You might not have noticed – hockey fans don’t typically notice what’s going on in Uniondale, NY – but Kyle Okposo is putting together a seriously impressive season for the New York Islanders. Naturally, it begs the question: is this a breakout year for Okposo and the kind of standard he’ll meet for the duration of his career, or merely the product of a perfect storm?
Whatever the answer (and we’ll get to it), one thing is clear: Okposo is doing things he’s never done before in the NHL. His numbers this season far exceed his career averages, which, on the whole, speak to a solid but unspectacular forward. Entering 2013-14, Okposo had 185 career points over 319 games, an average of .58 points per game.
In 69 games this season, Okposo has 69 points, a per-game average that you can probably compute by yourself. After never ranking near the top of the offensive charts in his first five NHL seasons, the winger suddenly finds himself tied for seventh in the league in scoring, surrounded by the likes of Patrick Kane, Alex Ovechkin and Corey Perry. If it’s true that you are who you walk with, then the 25-year-old Okposo is one of the premier forwards in the game.
(Quick post-Olympics spout from a still-not-over-it fan: with 69 points, Okposo is tied for second among all Americans in scoring. He is one of only three Americans among the NHL’s top-25 point-getters, a club that is almost exclusively Canadian. While most of his countrymen have fallen behind the superstars to the north, Okposo has stayed right with them, proving that he belongs in their company. That he was left off the U.S. roster in Sochi is fairly ridiculous when you consider all that.)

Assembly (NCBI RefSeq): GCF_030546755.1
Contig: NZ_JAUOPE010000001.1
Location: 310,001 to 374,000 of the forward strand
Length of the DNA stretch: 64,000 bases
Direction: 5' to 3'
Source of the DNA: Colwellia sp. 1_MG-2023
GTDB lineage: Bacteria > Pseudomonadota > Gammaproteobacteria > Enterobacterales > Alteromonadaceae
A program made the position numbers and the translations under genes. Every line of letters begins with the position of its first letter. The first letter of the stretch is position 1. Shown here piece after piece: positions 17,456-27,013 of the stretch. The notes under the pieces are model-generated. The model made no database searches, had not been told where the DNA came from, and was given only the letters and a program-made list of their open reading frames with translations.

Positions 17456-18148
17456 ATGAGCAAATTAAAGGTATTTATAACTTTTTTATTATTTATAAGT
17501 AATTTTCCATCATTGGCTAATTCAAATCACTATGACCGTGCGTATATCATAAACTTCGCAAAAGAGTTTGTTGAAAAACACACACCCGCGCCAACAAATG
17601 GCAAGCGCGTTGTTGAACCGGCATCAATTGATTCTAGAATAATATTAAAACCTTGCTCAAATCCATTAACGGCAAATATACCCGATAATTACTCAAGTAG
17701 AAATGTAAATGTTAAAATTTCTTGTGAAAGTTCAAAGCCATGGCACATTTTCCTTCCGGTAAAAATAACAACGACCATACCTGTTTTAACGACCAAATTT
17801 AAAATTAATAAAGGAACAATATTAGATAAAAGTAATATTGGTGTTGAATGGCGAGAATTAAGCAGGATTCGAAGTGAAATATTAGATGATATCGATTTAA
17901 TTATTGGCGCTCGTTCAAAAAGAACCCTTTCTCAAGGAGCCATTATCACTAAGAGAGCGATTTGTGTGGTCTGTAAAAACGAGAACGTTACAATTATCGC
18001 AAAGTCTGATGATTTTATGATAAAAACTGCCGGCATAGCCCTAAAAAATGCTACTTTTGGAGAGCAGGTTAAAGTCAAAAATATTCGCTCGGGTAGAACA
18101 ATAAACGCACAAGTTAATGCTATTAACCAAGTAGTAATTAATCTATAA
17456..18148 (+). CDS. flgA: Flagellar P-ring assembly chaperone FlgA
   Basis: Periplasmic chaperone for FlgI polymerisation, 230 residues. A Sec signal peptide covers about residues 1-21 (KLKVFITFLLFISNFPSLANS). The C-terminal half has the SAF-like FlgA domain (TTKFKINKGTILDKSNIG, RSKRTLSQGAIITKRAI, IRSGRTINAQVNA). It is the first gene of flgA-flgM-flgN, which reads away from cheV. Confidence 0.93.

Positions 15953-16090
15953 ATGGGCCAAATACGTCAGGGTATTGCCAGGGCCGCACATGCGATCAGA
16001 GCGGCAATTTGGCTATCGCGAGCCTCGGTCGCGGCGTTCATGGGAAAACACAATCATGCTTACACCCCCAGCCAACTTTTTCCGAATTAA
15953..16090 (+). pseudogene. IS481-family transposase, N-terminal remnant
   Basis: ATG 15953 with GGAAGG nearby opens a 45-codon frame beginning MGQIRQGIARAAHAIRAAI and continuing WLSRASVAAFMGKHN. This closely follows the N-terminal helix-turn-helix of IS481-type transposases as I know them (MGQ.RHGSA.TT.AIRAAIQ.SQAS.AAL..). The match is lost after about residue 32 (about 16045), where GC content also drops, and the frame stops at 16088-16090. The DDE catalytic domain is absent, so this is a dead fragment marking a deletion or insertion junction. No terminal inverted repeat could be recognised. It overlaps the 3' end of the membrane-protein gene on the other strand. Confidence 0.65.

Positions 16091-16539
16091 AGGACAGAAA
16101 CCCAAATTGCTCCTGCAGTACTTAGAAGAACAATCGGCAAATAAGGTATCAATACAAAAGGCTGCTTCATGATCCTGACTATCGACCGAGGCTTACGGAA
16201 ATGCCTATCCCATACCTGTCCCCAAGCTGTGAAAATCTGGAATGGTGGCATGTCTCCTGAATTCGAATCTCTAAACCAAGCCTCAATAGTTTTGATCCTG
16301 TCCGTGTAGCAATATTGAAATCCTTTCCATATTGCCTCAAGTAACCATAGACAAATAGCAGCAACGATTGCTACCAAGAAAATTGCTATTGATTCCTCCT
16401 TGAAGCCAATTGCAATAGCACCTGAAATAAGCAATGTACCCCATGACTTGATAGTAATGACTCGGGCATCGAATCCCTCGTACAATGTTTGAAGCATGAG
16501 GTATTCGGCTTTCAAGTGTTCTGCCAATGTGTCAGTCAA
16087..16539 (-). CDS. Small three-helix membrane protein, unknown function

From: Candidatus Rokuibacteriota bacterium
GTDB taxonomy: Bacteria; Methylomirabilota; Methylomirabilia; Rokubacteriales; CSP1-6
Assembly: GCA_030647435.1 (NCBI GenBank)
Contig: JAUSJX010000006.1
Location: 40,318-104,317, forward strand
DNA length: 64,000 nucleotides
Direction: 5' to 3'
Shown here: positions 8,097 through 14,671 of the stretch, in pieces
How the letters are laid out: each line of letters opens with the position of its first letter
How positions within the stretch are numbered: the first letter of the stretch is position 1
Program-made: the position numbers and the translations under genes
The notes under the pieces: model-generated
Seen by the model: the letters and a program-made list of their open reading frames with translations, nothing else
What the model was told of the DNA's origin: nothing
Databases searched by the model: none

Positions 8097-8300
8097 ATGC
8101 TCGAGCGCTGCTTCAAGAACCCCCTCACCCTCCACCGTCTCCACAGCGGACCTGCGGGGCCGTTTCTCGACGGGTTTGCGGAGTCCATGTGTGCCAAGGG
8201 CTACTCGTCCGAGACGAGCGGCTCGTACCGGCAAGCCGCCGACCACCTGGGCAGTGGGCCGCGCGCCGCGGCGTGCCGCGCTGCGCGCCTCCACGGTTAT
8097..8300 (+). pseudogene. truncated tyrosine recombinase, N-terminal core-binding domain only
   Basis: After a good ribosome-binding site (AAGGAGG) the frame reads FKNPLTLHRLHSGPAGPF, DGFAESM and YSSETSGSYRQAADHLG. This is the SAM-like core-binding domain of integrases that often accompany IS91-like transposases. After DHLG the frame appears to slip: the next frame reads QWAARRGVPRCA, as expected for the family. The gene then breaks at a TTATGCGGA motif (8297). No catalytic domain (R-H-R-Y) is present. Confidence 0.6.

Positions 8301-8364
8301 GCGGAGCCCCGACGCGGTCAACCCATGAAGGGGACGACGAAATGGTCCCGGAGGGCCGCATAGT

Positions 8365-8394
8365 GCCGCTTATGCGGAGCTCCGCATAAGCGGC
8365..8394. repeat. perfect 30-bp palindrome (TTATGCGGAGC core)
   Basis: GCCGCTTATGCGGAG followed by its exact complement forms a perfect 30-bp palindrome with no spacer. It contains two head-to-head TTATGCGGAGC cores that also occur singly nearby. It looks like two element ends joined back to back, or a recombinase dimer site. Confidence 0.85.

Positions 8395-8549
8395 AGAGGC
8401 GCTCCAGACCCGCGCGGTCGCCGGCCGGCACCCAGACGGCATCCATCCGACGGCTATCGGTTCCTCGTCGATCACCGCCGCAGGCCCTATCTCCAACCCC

So what’s driving Okposo’s spectacular season? Well you can start with a long, versatile skillset that makes him a dangerous player in a number of ways. He’s a good skater, silky-smooth puck-handler and creative passer. (If you’ve ever doubted his offensive ability, go ahead and search “Kyle Okposo highlights” on YouTube and check back in a few hours later. The dude has some flair.) But his game isn’t limited to his exploits with the puck. Okposo relishes the physical aspect of hockey as well, and is quick to dirty his nose in the corner or in front of the net.
In short, he’s a goal scorer with a grinder’s mentality, a mold that is quickly fading in today’s NHL. While most players, it seems, excel in one area of the rink, Okposo is capable just about everywhere. He’s as mean as he is skilled, just as eager to muck it up after the whistle as he is to take off on a breakaway. This combination of talent and toughness allows Okposo to find the scoresheet in various ways, a threat no matter where the play takes him.
But Okposo has always been this type of player – he’s never had this type of season. As unique as his skillset may be, there has to be another way to account for the surge in his production. Is Okposo benefitting from some statistical anomaly? Is he racking up points in low-leverage situations? Is here merely a good player propped up by a terrific linemate? (One might call this the Chris Kunitz Law.)